almost a commonplace that Arabs as a group fight among themselves more than
they do for a common purpose. We are individualists, it is said by way of
justification, ignoring the fact that such disunity and internal
disorganisation in the end damages our very existence as a people. Nothing
can be more disheartening than the disputes that corrode Arab expatriate
organisations, especially in places like the US and Europe, where relatively
small Arab communities are surrounded by hostile environments and militant
opponents who will stop at nothing to discredit the Arab struggle. Still,
instead of trying to unite and work together, these communities get torn
apart by totally unnecessary ideological and factional struggles that have
no immediate relevance, no necessity at all so far as the surrounding field
is concerned.

A few days ago, I was startled by a discussion programme on Al-Jazeera
television in which the two participants and a needlessly provocative
moderator vehemently discussed Arab-American activism during the present
crisis. One man, a certain Mr Dalbah, identified vaguely as a "political
analyst" in Washington (without apparent affiliation or institutional
connection) spent all of his time discrediting the one serious national
Arab-American group, the Arab-American Anti-Discrimination Committee (ADC),
which he accused of ineffectiveness and its leaders of egoism, opportunism
and personal corruption. The other gentleman, whose name I didn't catch,
admitted that he has only been in the US for a very few years and didn't
seem to know much about what was going on, except of course to argue that he
had better ideas than all the other community leaders.

Although I only watched the first and last parts of the programme, I was thoroughly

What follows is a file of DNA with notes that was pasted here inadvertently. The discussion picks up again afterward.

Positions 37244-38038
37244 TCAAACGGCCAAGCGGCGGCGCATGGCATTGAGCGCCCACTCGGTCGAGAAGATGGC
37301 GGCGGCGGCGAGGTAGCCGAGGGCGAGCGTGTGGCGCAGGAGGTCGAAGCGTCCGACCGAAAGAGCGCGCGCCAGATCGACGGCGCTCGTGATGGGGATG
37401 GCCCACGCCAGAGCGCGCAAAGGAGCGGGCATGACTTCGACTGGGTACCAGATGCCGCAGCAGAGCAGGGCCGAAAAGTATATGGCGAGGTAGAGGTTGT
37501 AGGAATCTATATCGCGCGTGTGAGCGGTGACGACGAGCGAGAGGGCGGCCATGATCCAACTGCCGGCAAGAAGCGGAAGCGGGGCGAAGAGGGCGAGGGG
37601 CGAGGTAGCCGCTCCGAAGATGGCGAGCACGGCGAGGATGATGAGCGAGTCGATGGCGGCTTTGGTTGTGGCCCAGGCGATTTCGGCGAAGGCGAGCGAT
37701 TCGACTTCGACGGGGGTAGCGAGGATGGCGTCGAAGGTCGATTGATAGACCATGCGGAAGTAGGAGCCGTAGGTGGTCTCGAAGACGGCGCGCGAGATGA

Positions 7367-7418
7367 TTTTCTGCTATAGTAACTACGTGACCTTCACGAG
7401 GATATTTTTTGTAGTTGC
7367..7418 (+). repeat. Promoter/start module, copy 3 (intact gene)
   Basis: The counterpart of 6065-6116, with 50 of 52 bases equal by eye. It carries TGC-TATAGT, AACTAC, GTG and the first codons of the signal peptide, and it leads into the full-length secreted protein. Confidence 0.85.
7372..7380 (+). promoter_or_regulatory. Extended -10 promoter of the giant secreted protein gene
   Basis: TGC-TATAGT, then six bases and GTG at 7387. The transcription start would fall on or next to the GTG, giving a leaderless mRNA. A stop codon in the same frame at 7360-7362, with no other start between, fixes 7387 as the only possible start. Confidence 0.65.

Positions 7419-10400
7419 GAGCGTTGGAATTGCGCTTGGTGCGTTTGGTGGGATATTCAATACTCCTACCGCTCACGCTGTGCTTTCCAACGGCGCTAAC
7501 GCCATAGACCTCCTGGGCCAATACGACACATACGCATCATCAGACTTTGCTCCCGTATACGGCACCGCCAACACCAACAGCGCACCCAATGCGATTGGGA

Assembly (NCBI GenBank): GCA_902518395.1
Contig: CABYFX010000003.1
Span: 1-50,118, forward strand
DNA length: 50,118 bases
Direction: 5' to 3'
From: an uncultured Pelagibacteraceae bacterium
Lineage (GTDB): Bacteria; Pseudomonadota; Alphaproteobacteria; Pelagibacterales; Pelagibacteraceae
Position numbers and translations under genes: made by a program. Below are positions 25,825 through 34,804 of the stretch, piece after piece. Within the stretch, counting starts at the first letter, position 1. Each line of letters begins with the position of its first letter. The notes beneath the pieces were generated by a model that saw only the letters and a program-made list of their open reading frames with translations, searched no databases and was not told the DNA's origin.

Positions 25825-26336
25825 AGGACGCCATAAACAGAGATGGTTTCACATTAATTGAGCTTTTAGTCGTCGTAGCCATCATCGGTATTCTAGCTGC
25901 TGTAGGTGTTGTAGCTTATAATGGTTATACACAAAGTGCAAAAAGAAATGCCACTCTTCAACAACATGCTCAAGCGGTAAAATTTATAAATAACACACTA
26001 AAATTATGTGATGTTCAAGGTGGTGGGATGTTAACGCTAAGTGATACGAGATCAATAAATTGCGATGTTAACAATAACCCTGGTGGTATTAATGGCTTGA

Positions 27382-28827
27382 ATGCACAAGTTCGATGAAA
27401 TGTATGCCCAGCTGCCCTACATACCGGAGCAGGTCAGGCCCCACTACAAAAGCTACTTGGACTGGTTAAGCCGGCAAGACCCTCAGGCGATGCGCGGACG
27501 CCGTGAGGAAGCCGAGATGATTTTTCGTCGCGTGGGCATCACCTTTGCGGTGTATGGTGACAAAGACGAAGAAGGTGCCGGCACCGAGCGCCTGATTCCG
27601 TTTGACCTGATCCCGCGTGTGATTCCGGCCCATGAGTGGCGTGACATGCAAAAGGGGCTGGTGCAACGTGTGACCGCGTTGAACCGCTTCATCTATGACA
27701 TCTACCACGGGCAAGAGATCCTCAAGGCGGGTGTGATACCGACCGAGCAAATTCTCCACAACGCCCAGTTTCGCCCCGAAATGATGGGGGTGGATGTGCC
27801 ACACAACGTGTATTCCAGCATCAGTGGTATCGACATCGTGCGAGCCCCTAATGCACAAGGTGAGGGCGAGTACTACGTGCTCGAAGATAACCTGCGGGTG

disillusioned and even disgraced by the discussion. What was the point, I
asked myself? In what way is it useful to tear down an organisation that has
been doing by far the best work in a country where Arabs are outnumbered and
out-organised not only by all the many, much larger and extremely well-
financed Zionist organisations, but also where the society itself and its
media are so hostile to Arabs, Islam, and their causes in general? None at
all, of course. Yet there remains this pernicious factionalism by which,
with almost Pavlovian regularity, Arabs try to hurt and impede each other
rather than uniting behind a common purpose. If there is little
justification for such behavior in the Arab lands themselves, surely there
is less reason for it abroad, where Arab individuals and communities are
targeted and threatened as undesirable aliens and terrorists.

The Al-Jazeera programme was more offensive by its gratuitous inaccuracy and
the needless personal harm it did to the late Hala Salam Maksoud, who
literally gave her life to the cause of ADC, and to its current president Dr
Ziad Asli, a public-spirited physician who voluntarily gave up his medical
practice to run the organisation on a pro bono basis. Dalbah kept
insinuating that both these activists were motivated by reasons of personal
monetary gain, and that whatever ADC did it did badly. Aside from the
scandalous untruth of such allegations, Dalbah's idle and malicious
gossip -- it was no more than that -- harmed the collective Arab cause,
leaving anger and more factionalism in its wake. Moreover, it should be
noted that given the extremely inhospitable American political setting to
the Arab cause, ADC has been very successful in Washington and nationally as
an organisation rebutting charges against Arabs in the media, protecting
individuals from government persecution after 9/11, and keeping
Arab-Americans involved and participating in the national debate. Because of
this success under Asali, factionalism has infected the organisation's
employees who suddenly embarked on a campaign of personal vilification
masked as ideological argument. Of course everyone has the right to
criticise. But why, in the face of such threats as those we face in the US,
should we splinter and weaken ourselves like this, when it is clear that the
only beneficiary is the pro-Israel lobby? Organisations like ADC are first
of all American organisations and cannot function as partisans in struggles